The McClure Company, Inc.
p. 315-316


A county without the names of Brown, Miller, Smith, and Jones would be sadly
incomplete, and Monroe has never lacked for any of these. Yet we are able to
set in order only a few items of our data. A list of the persons present at
the Samuel Brown sale in 1794, the schedule totaling $426.24, will be of some
interest, since the names are chiefly of Second Creek district. Matthew
Alexander, John Akin, William Arbuckle, Thomas Best, William Brown, Samuel
Brown, John Cantly, James Corbit, John Cornwall, Elijah Cornwall, James
Dempsey, Hugh Douling, Jonathan Dunbar, William Dunbar, Thomas Flowers,
Nimrod Foster, Nathaniel Foster, Isaac Foster, John Foster, John Gray, Senr.,
John Gray, Peter Grass (Glass?), James Glenn, Jesse Green, Joseph Ham, Senr.,
Joseph Ham, Junr., David Jarrat, Robert King, William Leach, John Leg,
Nicholas Leak, Jacob Longingacre, Moses Massy, Henry McCart, Nancy McKensy,
Will-iam McKinster, Daniel McMullin, Samuel Miller, James Murdock, David
Nelson, John Perry, Daniel Perry, James Smith, Matthew Wealch, Andrew Young.
William (Jane) (d. 1806) lived in the Sinks. C: John, Alexander, Mary, Jane,
William, Sarah, Margaret, Rosa. Alexander of this family (Polly Foster, 1805)
(d. 1822) had Polly, John, Samuel. An older family was composed of Samuel
(Mary), John, Margaret, Sarah, Martha, Dorothy, William, Mary (James Nelson).
Several of the above groups appear to ~ave married into other families of the
Sinks. John of Potts Creek moved to Kentucky about 1808.
3. W. A., a son of Reuben, (Nannie Thompson, Allie Garvin, Mrs.
Mary E. Smith) came from Franklin to Orchard. C: William H. (Elsie
Mead), C. Reuben (Amelia Ferguson), Nora (Wilber F. Boon), (Minta
(Eli Weaver), Sudie (Harry Zink), Willie ( Alexander). Henry
C. (Ann Pack) is a brother to T. W. A.
Edwin M. came from Lynchbur, Va., m. Caroline, Va.; Marshall (Fredericksburg,
Va.). C: Emma (Chas. Maddy), Frank (Mary Mont-gomery), Ferdinand, Carrie (3.
W. McNeer), H. M. (Mary Rudd), Lizzie (3. W. Bell).

Thomas Burns

Submitted to the West Virginia Biographies Project by:
September 20, 1999

A History of Monroe County, West Virginia
Oren F. Morton, B. Lit.
Staunton, VA
The McClure Company, Inc.
p. 318


Thomas (d. 1849) (Martha Miller, b. 1769, d. 18+4) was a resident of Union,
where he had a brewery. There was a contemporary Thomas.

Thomas Charlton

Submitted to the West Virginia Biographies Project by:
September 20, 1999

A History of Monroe County, West Virginia
Oren F. Morton, B. Lit.
Staunton, VA
The McClure Company, Inc.
p. 325


The Charltons crossed the ocean to Philadelphia about 1750. One of them was
Thomas, who died in that city in 1791, leaving to his cousin Thomas 30 pounds
and all his wearing apparel. His benevolence is illustrated by his legacy of
60 pounds to the poor among the communicants of his church. The second Thomas
(1741-1819) (Alice Perry, 1763) came here about 1792 and settled on a large
tract between Hillsdale and New Lebanon. It is said he was the first pioneer
to arrive in a wagon. It was a four-horse conveyance with a canoe-shaped bed,
and it held himself and wife, their eight children, and their household goods
He is also credited with bringing the eglantine to Monroe. The two roomed log
house he built stood by the spring near the home of S. R. H. Irons. The only
one of his children with descendants in the county was his youngest son,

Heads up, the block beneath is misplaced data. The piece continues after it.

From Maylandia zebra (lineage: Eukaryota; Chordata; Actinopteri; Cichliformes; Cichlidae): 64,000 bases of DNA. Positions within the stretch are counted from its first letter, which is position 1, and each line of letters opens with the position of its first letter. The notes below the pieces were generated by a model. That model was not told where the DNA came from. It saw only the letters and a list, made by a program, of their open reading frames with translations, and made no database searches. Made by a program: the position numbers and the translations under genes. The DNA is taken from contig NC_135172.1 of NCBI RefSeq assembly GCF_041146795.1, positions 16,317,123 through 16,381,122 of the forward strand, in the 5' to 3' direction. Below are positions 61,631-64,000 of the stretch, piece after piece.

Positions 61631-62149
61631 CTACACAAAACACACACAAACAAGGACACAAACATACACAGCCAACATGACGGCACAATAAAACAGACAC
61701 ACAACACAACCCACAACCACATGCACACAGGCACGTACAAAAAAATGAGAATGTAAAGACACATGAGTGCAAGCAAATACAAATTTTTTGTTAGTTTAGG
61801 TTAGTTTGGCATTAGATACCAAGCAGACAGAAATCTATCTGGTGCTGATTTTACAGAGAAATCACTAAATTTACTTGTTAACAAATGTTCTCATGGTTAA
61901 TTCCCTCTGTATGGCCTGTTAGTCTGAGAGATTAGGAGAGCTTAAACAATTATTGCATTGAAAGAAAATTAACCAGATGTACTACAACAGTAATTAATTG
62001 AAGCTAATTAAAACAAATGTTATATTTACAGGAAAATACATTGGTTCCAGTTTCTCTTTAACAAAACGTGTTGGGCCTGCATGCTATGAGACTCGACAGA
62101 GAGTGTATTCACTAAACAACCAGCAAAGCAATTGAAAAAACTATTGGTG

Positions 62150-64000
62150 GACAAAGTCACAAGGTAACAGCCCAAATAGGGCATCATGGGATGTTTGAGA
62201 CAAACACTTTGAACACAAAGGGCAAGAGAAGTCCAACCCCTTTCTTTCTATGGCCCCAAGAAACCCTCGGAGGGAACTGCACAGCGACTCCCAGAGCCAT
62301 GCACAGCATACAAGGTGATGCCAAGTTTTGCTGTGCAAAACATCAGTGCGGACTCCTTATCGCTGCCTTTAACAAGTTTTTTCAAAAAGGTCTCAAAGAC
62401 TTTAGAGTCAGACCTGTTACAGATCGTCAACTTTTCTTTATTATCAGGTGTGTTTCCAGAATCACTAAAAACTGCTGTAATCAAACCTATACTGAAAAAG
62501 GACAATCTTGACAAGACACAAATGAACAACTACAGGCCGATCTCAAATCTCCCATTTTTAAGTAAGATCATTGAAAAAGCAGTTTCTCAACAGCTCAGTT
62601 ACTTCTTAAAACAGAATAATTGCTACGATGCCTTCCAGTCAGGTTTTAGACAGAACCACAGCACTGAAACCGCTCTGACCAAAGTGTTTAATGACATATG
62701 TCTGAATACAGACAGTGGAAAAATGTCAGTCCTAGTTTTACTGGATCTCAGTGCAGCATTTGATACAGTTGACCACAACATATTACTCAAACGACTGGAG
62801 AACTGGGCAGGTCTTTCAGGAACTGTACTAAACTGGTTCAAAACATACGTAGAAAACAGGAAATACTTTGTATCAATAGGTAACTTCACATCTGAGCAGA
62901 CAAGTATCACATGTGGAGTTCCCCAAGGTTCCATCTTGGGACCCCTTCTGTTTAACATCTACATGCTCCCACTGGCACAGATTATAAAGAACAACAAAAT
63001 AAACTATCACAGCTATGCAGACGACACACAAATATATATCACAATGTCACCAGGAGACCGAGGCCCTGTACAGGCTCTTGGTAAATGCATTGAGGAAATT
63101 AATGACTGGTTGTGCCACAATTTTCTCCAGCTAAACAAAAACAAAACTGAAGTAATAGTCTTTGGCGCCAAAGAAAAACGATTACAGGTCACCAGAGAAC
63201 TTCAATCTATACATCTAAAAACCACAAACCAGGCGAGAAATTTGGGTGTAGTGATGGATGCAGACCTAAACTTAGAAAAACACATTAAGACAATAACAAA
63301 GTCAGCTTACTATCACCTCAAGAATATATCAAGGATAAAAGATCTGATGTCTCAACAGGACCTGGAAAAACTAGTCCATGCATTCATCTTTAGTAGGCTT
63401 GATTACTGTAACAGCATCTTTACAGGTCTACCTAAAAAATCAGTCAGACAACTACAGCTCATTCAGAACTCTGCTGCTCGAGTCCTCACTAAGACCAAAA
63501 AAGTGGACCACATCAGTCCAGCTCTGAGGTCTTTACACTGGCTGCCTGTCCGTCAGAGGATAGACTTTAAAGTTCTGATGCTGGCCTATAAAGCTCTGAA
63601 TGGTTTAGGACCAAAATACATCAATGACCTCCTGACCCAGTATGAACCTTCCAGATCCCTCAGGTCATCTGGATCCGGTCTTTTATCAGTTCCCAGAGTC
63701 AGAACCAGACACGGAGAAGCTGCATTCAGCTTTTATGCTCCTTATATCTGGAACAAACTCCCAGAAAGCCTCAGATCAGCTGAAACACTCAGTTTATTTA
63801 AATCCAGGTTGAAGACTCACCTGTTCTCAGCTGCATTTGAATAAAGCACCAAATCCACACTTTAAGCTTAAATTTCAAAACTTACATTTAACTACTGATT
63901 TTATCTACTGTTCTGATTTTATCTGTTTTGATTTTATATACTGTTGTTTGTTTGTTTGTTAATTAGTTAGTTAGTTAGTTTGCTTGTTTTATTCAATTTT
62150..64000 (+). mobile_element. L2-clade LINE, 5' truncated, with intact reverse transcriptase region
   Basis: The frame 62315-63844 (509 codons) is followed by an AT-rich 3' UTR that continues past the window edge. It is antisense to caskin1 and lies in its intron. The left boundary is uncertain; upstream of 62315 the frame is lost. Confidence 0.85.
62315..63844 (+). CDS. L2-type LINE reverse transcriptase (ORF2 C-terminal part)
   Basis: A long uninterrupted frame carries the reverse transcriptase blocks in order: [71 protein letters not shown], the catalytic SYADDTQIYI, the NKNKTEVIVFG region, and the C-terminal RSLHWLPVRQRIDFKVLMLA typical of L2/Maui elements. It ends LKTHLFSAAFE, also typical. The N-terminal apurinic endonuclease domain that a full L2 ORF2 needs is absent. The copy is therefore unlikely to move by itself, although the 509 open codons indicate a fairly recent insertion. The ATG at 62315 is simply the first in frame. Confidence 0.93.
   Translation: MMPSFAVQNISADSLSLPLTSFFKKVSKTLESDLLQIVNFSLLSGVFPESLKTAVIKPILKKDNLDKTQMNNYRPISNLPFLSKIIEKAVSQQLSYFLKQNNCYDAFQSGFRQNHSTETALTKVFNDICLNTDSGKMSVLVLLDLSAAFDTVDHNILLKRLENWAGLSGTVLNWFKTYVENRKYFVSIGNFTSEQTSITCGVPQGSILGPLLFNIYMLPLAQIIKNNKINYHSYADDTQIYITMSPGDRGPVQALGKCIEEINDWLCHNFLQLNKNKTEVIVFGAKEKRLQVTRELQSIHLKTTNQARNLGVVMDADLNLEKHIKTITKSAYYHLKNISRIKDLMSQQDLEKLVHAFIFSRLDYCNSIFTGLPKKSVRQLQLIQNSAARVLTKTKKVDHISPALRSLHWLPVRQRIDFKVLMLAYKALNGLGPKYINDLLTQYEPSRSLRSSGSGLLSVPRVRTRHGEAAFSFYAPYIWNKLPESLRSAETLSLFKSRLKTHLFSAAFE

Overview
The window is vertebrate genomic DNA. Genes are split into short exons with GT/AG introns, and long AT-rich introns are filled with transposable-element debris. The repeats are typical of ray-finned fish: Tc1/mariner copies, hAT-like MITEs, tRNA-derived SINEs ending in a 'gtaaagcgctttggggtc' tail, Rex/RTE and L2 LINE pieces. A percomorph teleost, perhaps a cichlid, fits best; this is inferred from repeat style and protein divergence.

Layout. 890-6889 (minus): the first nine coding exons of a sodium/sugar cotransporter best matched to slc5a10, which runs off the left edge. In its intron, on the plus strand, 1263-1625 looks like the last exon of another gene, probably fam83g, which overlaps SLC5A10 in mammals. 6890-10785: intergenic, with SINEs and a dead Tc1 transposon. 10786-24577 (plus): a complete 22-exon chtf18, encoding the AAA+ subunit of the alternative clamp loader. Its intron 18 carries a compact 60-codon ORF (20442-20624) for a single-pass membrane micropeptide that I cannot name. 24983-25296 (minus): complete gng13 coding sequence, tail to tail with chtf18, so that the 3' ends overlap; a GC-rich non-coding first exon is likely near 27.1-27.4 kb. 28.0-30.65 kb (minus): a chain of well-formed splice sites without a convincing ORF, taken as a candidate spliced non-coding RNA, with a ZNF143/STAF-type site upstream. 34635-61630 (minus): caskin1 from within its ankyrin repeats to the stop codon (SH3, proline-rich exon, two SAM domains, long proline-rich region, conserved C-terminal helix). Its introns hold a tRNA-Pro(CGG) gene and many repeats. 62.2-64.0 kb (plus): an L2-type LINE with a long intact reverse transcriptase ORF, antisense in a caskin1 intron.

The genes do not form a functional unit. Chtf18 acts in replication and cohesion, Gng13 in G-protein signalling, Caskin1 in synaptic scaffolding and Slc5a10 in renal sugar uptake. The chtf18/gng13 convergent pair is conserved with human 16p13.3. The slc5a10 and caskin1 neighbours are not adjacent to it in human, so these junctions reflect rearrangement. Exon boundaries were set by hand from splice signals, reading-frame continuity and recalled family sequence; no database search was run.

Joseph (b. 1784, m. Janet Ewing, 1807)-C: Frances -Oliver-Thomas
-JennieLettiJoseph P. E.-James E. Like three of the sisters of their father,
the three daughters of Thomas, Sr., never married, but lived most of their
lives in a home of their own. The door of John’s house was made like a slat
curtain or a stave hammock, and in the day time was rolled up and fastened by
pins above the door.

Thomas Cary Johnson

Submitted to the West Virginia Biographies Project by:
Valerie & Tommy Crook
September 24, 1999

Johnson, Rossiter, ed. Twentieth Century Biographical Dictionary of Notable
Americans, – Vol. I-X (10). Boston, MA: The Biographical Society, 1904.
Volume VI
page 107

JOHNSON, Thomas Cary, educator, was born at Fishbok Hill, Monroe county, Va.,
July 19, 1859; son of Thomas and Alinerva. (Hinchman) Johnson; grandson of
Barnabas and Sarah (Thomas) Johnson and of William and Mary (Simms) Hinchman,
and a descendant of Scotch, Irish, Huguenot, Dutch and English ancestors. He
was graduated from Hampden-Sidney college, Va., in 1881, took diplomas in
Latin, Greek and mathematics at the University of Virginia, 1883-84, graduated
from Union Theological seminary, Va., in 1887, and was a special student at
the Yale Divinity school, 1887-88. He was licensed by the presbytery of
Greenbrier, W. Va., in May, 1887; was professor of Greek and Hebrew exegesis
at Austin Theological school, Texas, 1888-90, and was also assistant professor
of mental and moral philosophy at the University of Texas during those years.
He was ordained by the presbytery of Central Texas in August, 1890, and was a
stated supply and pastor-elect of the 3d Presbyterian church at Louisville,
Ky., 1890-91. He was professor of English Bible and pastoral theology at Union
Theological seminary, Virginia, 1891-92, and became professor of
history and polity there in 1892. He was elected a member of the American
Historical association. He received from Hampden-Sidney college the degree
of D.D. in 1891, and that of LL.D. in 1899. He is the author of: A History
of the Southern Presbyterian Church (1894, in Vol. XI. of the American Church
History Series); Alleged Differences Between the Northern and Southern
Presbyterian Churches (1894); Ministerial Training (1896-97); A Brief Sketch
of the United Synod of the Presbyterian Church in the United States of America
(1897); The Mode of Baptism in the Apostolic Age (1899); John Calvin and the
Genevan Reformation: A Sketch (1899). He also edited the collected writings
of the Rev. Dr. Thomas E. Peck, and contributed numerous articles to
and newspapers.

Undrel Budd

Submitted to the West Virginia Biographies Project by:
September 20, 1999

A History of Monroe County, West Virginia
Oren F. Morton, B. Lit.
Staunton, VA
The McClure Company, Inc.
p. 316


Undrel (1780-1845) (Mary Keenan, 1807) came from N. Y. and lived in Union. Of
his large family Christopher died in Mexico as a soldier in 1848. Sarah m.
Jacob Osborne, Charles m. (1) Mary E. McCartney (2) Marietta McCartney,
Harriet m. Jolin Mann.